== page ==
Here’s when staying overnight with family will be allowed in England

Staying overnight in another household is not yet allowed in England (Photo: Shutterstock)Staying overnight in another household is not yet allowed in England (Photo: Shutterstock)
Staying overnight in another household is not yet allowed in England (Photo: Shutterstock)

After three months of lockdown, and only a slight easing of restrictions, many people are missing their loved ones greatly.

But following an update to current guidance on Tuesday (23 June), the rules around visiting and staying with family are due to be relaxed from 4 July.

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Are overnight stays allowed?

From 4 July, two households of any size in England will be allowed to meet up indoors, and stay overnight.

Announcing the update in the House of Commons, Prime Minister Boris Johnson said: "From now on, we will ask people to follow guidance on social contact instead of legislation.

"In that spirit, we advise that from July 4, two households of any size should be able to meet in any setting inside or out.

"That does not mean they must always be the same two households, it will be possible for instance to meet one set of grandparents one weekend, the others the following weekend.

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"But we are not recommending meetings of multiple households indoors because of the risk of creating greater chains of transmission."

Changes to restrictions also mean that people will be able to stay overnight in self-contained accommodation, including hotels, bed and breakfasts, and campsites, providing shared facilities are kept clean.

Under current guidance, unnecessary overnight stays have been banned by the UK government.

Up until 4 July, the law states that “no person may, without reasonable excuse, stay overnight at any place other than the place where they are living”.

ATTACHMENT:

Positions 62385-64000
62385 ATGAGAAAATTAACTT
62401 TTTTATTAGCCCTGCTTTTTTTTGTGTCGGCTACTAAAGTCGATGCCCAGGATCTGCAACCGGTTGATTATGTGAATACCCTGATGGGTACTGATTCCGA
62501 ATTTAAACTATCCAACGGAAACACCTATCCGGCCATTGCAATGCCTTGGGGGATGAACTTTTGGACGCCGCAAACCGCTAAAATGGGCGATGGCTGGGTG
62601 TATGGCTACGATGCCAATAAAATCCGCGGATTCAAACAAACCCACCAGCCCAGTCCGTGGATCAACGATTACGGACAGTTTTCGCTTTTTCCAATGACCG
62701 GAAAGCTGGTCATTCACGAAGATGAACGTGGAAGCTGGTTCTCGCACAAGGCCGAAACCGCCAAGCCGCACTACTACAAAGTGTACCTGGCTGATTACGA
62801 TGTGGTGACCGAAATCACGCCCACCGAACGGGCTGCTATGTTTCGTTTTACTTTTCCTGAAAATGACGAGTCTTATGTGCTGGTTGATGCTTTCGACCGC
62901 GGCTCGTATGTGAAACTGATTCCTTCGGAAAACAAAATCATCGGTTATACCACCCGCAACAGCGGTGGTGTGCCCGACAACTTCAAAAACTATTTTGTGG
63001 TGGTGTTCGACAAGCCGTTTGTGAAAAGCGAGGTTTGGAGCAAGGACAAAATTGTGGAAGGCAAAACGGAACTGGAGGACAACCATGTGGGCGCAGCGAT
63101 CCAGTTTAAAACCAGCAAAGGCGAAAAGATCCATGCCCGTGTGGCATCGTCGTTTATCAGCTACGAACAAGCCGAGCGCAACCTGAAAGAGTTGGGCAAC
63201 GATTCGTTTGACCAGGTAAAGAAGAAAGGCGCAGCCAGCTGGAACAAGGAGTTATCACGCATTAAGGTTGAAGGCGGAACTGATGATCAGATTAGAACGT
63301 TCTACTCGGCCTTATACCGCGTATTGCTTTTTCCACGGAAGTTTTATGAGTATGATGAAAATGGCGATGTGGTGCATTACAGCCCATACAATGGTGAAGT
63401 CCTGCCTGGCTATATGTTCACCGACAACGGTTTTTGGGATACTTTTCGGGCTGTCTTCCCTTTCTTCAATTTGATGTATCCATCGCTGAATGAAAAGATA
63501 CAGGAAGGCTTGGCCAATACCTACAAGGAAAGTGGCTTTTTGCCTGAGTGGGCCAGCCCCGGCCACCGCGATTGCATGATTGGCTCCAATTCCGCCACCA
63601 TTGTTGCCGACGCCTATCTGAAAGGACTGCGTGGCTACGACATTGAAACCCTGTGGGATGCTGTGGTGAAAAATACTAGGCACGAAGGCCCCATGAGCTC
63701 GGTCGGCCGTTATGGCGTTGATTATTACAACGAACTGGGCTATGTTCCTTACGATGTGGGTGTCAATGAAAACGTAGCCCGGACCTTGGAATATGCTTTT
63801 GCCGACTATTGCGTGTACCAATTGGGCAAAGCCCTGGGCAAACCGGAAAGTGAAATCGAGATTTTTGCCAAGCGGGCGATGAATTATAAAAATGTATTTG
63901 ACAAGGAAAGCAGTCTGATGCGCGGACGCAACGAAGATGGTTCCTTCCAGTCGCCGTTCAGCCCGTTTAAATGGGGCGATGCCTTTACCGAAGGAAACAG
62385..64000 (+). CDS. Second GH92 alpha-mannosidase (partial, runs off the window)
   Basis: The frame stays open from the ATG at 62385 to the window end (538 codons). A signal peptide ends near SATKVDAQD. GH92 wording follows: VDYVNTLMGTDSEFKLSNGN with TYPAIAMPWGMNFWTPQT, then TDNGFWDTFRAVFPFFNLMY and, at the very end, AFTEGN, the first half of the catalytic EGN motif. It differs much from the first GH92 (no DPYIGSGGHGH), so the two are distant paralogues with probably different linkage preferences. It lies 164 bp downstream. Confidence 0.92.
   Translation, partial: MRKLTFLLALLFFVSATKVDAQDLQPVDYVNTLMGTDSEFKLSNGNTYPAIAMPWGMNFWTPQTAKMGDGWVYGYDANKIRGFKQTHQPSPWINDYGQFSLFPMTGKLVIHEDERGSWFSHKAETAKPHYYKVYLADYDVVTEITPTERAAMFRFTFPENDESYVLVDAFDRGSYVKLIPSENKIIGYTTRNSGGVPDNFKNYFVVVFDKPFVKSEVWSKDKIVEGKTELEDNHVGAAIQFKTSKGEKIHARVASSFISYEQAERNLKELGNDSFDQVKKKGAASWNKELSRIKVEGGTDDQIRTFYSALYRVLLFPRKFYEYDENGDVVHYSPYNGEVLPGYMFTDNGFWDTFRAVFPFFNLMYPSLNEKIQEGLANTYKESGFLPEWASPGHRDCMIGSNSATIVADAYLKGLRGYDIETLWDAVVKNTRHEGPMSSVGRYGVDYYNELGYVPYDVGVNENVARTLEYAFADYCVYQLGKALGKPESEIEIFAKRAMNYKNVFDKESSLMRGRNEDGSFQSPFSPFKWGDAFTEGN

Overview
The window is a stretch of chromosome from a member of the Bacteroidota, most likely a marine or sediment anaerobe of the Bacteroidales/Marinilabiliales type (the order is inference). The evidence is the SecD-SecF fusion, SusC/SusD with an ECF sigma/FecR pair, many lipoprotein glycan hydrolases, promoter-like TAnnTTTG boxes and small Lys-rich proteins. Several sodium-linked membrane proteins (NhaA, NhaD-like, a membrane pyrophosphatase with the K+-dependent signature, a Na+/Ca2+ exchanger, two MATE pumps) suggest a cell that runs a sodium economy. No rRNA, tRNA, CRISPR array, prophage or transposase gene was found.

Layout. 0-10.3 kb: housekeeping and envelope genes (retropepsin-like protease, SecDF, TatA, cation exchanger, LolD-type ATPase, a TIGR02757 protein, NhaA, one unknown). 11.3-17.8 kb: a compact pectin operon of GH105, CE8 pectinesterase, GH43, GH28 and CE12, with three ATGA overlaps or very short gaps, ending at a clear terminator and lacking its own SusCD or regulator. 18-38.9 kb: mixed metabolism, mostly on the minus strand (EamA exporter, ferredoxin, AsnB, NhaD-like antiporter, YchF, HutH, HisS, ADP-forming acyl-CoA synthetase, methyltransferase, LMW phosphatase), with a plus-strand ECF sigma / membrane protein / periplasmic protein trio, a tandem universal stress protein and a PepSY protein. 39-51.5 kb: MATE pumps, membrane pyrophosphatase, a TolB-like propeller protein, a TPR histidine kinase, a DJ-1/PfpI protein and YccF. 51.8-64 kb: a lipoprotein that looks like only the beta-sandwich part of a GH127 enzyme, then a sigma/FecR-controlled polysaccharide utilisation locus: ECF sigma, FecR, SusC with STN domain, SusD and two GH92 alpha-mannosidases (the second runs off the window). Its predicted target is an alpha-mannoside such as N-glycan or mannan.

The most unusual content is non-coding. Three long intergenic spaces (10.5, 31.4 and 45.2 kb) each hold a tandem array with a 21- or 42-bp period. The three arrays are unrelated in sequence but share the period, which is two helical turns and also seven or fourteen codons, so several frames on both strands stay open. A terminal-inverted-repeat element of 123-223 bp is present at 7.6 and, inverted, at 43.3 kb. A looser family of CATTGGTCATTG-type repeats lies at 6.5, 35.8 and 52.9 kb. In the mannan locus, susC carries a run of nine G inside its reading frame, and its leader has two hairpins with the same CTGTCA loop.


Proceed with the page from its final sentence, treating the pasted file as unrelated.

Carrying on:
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Overnight stays that constitute a reasonable excuse include the following:

  • Staying somewhere to attend a funeral, such as with a close family member, or at the deceased person’s household
  • An elite athlete, or coach of an elite athlete, who is staying somewhere for the purposes of training or competition. This could include an athlete’s parent if they are under 18Needing to stay in alternate accommodation while moving house
  • If it is reasonably necessary, such as for work or volunteering, providing care to a vulnerable person, emergency assistance, to “avoid injury or illness, or to escape a risk of harm”, or to obtain medical assistance
  • If it is required for a legal reason
  • If a child of divorced or separated parents splits their time between the homes of both parents
  • If it is unsafe or unlawful to return home, or that home is “not available for any other reason”

What about ‘support bubbles’?

Under new rules that were brought in by the government this month, anyone who lives on their own, or is a single parent with children under the age of 18, is now allowed to form a ‘support bubble’ with another household.

As such, the two households will be allowed to visit each other and spend time in either home, as well as stay overnight, without having to comply with the social distancing rules.

However, the measures do not apply to people who are shielding, as they are particularly vulnerable to coronavirus.

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Additionally, if any members of either household develop symptoms of coronavirus, they must all self-isolate for 14 days.

Announcing the measure on 10 June, the Prime Minister said: “We are making this change to support those who are particularly lonely as a result of lockdown measures.

“It is a targeted intervention to limit the most harmful effects of the current social restrictions.

“It is emphatically not designed for people who don’t qualify to start meeting inside other people’s homes because that remains against the law.”